Healthcare workers from Leeton Hospital rallied outside the emergency department on Wednesday to call out the NSW Government's lack of action and prioritisation of safe staffing in public hospitals.
The nurses and midwife, the only full time midwife employed at the hospital, are asking the state government to introduce nurse to patient ratios like those that exist in Queensland, Victoria and the ACT, and mandate safe patient care.
Matthew Doherty from the NSW Nurses and Midwives' Association said that nurses and midwives from Leeton District Hospital were frustrated that once again their calls for urgent safe staffing had been ignored, despite the widespread evidence of short staffing.
"For more than a decade we have been calling for mandated rations to be introduced in NSW, one nurse to three patients in our emergency departments, pediatrics units, and one to four in medical and surgical wards across the state."
However, NSW nurses are the lowest paid across all of the Australian states and territories, making it difficulty to attract full time and agency nurse to work there
This, in addition to the regional nature of Leeton, makes it extremely hard to attract new workers to the hospital.
Currently Leeton Hospital does not have a full time doctor employed, but rather a short roster of on call doctors that are not always available.
On top of this, the hospital has just one midwife and is 11 nurses short.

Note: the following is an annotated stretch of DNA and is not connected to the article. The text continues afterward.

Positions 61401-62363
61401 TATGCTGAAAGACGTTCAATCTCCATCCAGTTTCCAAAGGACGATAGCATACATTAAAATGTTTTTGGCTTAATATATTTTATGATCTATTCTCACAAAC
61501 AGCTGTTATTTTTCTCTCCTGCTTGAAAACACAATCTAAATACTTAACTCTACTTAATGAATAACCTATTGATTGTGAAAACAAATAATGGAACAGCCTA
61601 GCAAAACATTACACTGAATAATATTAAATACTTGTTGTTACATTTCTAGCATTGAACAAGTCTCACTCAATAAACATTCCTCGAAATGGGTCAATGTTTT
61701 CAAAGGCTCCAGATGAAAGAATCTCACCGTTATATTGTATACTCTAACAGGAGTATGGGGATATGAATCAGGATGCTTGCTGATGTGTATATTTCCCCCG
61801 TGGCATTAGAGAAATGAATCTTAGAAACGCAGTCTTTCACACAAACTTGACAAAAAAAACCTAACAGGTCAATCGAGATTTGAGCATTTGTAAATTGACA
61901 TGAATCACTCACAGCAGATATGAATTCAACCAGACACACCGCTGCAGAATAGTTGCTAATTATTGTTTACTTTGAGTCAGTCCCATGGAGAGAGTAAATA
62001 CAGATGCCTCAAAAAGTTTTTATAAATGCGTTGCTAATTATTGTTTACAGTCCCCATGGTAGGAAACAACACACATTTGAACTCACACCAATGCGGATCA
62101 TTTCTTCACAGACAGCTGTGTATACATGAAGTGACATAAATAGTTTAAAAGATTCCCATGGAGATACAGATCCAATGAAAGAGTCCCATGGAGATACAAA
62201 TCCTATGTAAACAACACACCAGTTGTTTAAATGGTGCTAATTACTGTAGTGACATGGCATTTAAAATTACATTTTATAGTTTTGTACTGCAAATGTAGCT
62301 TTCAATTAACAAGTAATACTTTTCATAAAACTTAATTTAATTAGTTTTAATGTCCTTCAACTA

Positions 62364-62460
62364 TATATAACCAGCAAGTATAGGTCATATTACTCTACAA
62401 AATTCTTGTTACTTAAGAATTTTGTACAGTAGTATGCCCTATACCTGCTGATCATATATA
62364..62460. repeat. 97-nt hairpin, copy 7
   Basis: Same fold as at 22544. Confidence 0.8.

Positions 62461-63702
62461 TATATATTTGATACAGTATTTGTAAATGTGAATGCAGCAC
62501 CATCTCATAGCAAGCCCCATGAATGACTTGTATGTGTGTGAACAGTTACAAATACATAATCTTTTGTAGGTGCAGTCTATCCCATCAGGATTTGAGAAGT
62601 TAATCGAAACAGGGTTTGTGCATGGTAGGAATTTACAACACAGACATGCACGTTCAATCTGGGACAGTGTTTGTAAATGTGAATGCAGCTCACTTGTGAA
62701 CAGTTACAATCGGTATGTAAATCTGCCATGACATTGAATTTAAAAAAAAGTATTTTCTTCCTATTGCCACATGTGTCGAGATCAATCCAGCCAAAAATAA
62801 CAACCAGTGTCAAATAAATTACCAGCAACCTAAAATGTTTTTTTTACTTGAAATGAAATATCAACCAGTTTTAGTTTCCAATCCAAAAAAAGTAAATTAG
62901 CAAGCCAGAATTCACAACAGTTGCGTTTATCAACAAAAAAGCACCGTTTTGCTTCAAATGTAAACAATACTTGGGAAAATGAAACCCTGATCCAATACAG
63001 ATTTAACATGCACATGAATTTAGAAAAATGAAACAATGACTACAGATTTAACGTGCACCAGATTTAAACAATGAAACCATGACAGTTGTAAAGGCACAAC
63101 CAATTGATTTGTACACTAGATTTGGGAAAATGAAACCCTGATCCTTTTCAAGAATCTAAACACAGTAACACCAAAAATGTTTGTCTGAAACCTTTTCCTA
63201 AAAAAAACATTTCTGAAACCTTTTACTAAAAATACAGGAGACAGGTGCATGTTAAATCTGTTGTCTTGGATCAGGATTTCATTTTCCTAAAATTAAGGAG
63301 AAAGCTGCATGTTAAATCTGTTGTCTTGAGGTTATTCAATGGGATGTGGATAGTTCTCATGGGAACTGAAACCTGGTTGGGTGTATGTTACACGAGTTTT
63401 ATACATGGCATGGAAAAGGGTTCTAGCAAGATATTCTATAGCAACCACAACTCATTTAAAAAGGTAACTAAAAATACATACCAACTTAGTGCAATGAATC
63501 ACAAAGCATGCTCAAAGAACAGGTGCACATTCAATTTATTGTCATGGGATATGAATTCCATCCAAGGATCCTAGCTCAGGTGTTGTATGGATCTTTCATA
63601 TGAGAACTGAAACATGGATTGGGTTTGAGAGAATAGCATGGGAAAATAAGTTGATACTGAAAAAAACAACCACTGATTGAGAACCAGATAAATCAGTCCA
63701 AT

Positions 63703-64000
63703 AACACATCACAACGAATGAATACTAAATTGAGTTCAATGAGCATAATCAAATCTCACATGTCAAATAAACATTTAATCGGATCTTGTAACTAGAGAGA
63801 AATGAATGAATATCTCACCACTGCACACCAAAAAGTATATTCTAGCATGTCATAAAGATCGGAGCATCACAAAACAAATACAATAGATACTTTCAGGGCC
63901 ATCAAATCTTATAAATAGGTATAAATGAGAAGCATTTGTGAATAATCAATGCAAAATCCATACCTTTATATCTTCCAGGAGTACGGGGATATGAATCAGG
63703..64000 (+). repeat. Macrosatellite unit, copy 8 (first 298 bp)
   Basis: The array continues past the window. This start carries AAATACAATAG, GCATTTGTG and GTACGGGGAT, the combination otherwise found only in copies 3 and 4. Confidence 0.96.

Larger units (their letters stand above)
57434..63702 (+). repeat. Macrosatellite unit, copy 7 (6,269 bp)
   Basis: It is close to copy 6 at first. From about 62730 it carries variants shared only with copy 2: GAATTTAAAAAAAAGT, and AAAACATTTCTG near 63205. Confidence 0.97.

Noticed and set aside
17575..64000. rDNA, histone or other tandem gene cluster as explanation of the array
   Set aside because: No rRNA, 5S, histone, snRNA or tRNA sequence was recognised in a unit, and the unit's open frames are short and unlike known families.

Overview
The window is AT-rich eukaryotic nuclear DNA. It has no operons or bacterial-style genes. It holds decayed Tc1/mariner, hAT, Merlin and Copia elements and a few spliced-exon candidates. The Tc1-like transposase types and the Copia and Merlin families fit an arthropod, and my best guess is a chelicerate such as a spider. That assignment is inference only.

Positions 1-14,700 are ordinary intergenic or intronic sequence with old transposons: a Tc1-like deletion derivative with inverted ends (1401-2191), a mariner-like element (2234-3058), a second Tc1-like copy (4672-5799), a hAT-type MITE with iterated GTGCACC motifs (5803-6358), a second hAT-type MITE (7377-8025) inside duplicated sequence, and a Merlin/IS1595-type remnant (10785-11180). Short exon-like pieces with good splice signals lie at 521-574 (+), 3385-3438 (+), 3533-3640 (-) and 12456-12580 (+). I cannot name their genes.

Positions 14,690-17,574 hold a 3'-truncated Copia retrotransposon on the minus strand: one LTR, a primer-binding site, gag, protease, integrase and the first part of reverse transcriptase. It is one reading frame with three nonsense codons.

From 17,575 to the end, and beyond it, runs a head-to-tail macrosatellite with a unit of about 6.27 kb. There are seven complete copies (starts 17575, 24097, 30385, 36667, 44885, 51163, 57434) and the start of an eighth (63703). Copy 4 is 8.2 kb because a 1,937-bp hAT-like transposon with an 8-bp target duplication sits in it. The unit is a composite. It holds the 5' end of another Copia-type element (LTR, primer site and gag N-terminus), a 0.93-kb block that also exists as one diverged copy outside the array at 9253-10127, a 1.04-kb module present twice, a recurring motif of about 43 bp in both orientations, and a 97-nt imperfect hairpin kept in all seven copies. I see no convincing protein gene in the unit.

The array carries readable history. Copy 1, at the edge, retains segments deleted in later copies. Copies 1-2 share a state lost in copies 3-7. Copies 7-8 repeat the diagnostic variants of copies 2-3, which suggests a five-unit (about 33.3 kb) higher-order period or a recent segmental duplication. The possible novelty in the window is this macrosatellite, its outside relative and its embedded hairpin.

Often nurses step into the role of doctors if there is not an on call doctor available, drawing them away from other non critical patients requiring care.
"The NSW government has the power to fix this," said Mr Doherty.
"They can improve on patient care here immediately by implementing shift by shift ratios here in NSW."
Interestingly, recently published research from academic publication The Lancet has shown that the NSW government would actually save money by increasing staff to patient ratios, provide better healthcare to patients and would boost local economies.
The Lancet found substantial evidence that indicated patient outcomes are more favorable in hospitals with better nurse staffing.
Nurses Union Member and Registered Nurse Kerry Maguire said that the staff were in crisis and if nothing was done soon, the healthcare system would collapse.
"After what we have been through in this past year, the treatment we are experiencing is beyond appalling," Mrs Maguire said.
"We cannot continue to work to a high quality under conditions such as these, it is very upsetting."
The nurses are rallying for a pay rise of 1.04 per cent, which they hope will attract healthcare professionals from other states and territories across the country. However, this rise would still pale in comparison to the loading rates other states offer, like Queensland which offers 35 per cent loading in comparison to 29 per cent in NSW.
Night duty loading rates have also not gone up in over 30 years, many nurses stating that the 15 per cent loading rate was not worth the work involved.
"The staff are rundown and people will continue to get sicker and sicker," Mr Doherty said.
"What we are seeking is not excessive."
"It is to make hospitals in NSW safe for everyone involved."
Member for Murray Helen Dalton said that a pay raise to nurses was critical.
"We urgently need to boost nurses pay and properly fund our rural hospitals," Mrs Dalton said.
"Why would nurses come to rural NSW when they get paid more and have proper staff support in both Victoria and Queensland."
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